Breathing through a congested or partially blocked nose collapses the sides of the nostrils making the congestion worse. Extra support in needed to prevent the side of the nostrils from collapse and keep your nasal airways open.
Like the nasal strips used by athletes, Snoreeze Nasal Strips provide gentle support to the outside of your nostrils preventing them from collapsing when you breathe in. Using a Snoreeze Nasal Strip is easy. Just peel off the backing and place the strip sticky-side down across your nose just below where the bone ends and the flexible cartilage begins.
Make sure the wings of the strip adhere to the skin on each side of your nose. It’s a good idea to make sure that the sides of your nose are clean and dry before using the strip. Once in place, the springiness of the strip gently lifts the sides of your nose outward allowing air to flow in more easily.
Snoreeze Nasal Strips Are Simple And Medication Free
By slightly widening each nostril, the strip helps air to flow in and out of your nose more easily, which means less needs to be breathed through your mouth and throat. In the morning, gently peel off and discard the strip.
Voted ‘Favourite Snoring Support Products’ Winner in Boots’ Vitamin Awards 2017, Snoreeze Nasal Strips are latex and allergen free. Available in discreet flesh coloured tone, nasal strips help to reduce snoring caused by colds, allergies, congestion and catarrh and provide some relief in cases of polyps or a deviated septum.
Snoreeze Nasal Strips might not turn you into a sporting super star, but they might help you solve your nasal congestion, deviated septum or allergy based snoring problem.
August Bank Holiday weekend marks the end of the British summer. But ‘Indian Summers’ increasingly likely, snorers with hay fever still need help to sleep through the late summer nights.
Hay fever makes your Spring and Summer snoring worse
Spring-season hay fevers are generally caused by an allergy to tree pollen. Summer hay fevers are commonly due to an allergy to grass pollen.
When microscopic pollen particles are breathed in, your immune system identifies them as potentially dangerous. To keep the invaders out, your airways close up and fill with sticky mucous causing flu-like congestion.
Sleeping allergy-suffers struggle to breathe. Trying to force air through narrow, congested airways causes the harsh rasping noise of snoring.
Indian Summers – A new season of allergies to aggravate your snoring
Weed pollens appear later in the year, rather than tree and grass pollens. Ragweed, dock, mug wort, nettle, plantain and others shed their allergy-causing pollen well into late summer.
Climate change means more late season Indian Summers and more weeds thriving and shedding pollen well into the early autumn.
Enjoy a ate summer with a Snoreeze solution to your hay fever snoring
Snoring is a symptom of sleep-disordered breathing caused by collapsed or congested airways and made worse if you suffer late summer hay fever.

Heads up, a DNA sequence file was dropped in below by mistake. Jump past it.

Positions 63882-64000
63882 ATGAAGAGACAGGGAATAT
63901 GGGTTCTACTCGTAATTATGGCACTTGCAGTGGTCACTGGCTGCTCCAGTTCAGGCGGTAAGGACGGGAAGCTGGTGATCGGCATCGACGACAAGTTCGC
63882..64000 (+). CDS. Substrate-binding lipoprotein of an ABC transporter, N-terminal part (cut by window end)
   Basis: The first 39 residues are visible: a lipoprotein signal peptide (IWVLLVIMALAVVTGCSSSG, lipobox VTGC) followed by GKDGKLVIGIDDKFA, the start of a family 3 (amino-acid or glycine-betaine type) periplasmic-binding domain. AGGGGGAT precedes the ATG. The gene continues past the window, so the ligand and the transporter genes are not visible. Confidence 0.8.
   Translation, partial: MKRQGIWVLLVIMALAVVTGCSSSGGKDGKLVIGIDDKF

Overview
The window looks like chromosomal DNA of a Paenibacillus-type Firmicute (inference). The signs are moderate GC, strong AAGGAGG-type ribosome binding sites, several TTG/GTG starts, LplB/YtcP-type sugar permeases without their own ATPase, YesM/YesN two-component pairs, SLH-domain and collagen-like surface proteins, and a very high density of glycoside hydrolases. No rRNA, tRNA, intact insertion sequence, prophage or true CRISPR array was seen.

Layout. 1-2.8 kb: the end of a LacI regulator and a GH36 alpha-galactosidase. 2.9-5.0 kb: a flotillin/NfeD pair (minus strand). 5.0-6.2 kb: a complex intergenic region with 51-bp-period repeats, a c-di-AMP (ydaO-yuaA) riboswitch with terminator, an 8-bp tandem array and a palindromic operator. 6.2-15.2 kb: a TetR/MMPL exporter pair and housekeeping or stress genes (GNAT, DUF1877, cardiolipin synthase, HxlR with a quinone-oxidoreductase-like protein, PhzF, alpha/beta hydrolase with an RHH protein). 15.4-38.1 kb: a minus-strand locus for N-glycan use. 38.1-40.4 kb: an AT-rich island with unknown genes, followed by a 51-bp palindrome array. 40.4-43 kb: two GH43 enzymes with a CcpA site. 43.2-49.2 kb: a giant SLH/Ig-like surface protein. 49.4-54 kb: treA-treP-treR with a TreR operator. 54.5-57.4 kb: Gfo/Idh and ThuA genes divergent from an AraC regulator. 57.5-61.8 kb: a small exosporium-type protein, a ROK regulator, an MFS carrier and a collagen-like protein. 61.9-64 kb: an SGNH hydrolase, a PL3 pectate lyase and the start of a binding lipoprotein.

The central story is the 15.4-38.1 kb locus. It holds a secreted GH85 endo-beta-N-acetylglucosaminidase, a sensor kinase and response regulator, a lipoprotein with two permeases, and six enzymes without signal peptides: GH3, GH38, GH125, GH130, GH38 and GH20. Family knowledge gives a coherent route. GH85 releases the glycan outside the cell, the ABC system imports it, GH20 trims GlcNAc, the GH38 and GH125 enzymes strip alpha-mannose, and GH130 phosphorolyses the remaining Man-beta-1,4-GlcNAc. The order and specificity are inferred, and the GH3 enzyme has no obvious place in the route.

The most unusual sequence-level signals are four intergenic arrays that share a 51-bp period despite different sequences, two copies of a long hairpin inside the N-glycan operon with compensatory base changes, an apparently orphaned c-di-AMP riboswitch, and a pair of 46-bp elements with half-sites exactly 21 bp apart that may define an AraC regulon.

Reducing your exposure to late summer pollen helps ease your late summer snoring problem. Keeping windows closed, drying bedding only indoors, frequent vacuuming and wearing a pollen filter mark might not be practical for you.
Snoreeze products offer an easier way to relieve the symptoms of hay fever aggravated snoring. Natural peppermint extracts, menthols and eucalyptus oils in Snoreeze oral strips, nasal and throat sprays and rinses reduce allergic inflammation and swelling, re-opening congested airways.
Let Snoreeze help you enjoy an Indian Summer with a weekend of easy breathing and restful, snore-free nights. www.snoreeze.com.
What Type of Snorer Are You?
Choosing the right treatment to solve your snoring problem means knowing a little about why you snore, how you snore and what makes your snoring worse. Let us help you understand what is going on and how snoring relief aids help you treat the cause of your snoring.
Snoring might seem to you like the problem itself. But really, it is only the most obvious symptom of a much more serious underlying problem. The root cause of snoring is ‘sleep disordered breathing’. The only effective way to stop your snoring is to treat the root cause.
Regular snoring can be very loud with more impact on the sleep of your partner than on yours. The main cause of this type of snoring is dehydration and relaxed airways that collapse in on themselves when you sleep. This allows the soft lining of the airways to vibrate causing the rasping sound of snoring.
Allergy, Cold and Blocked Nose Snoring
A blocked nose, cold or allergy and make you snore at certain times of the year. Allergic reactions to dust, pollen, animal material or a virus causes nasal congestion that restricts airflow through the nasal passages. Congestion can cause you to breathe your mouth drying your throat and increasing the vibrations that lead to snoring.
Snoring caused by interrupted breathing whilst sleeping
If you are suffering daytime tiredness or sleepiness during the day, or if your loud and sudden snoring frequently wakes your partner, you might be suffering the sleep related breathing disorder, sleep apnoea. The most common form of sleep apnoea, obstructive sleep apnoea (OSA), is caused when lack of muscle tone in the upper airway allows it to collapse, or when the soft palate at the back of the throat partially or fully closes the airway. If you experience any of these symptoms your doctor will be able to talk to you about the available treatments.
Seasonal, occasional or now-and-again snoring
Some snoring is difficult to label or tie down to a particular time or cause. It might be you only snore when you have got a cold or had too good a night out, sleep in a strange bed or place. There might be a number of factors causing your snoring, but they are probably all made worse by nasal congestion and dryness in your throat.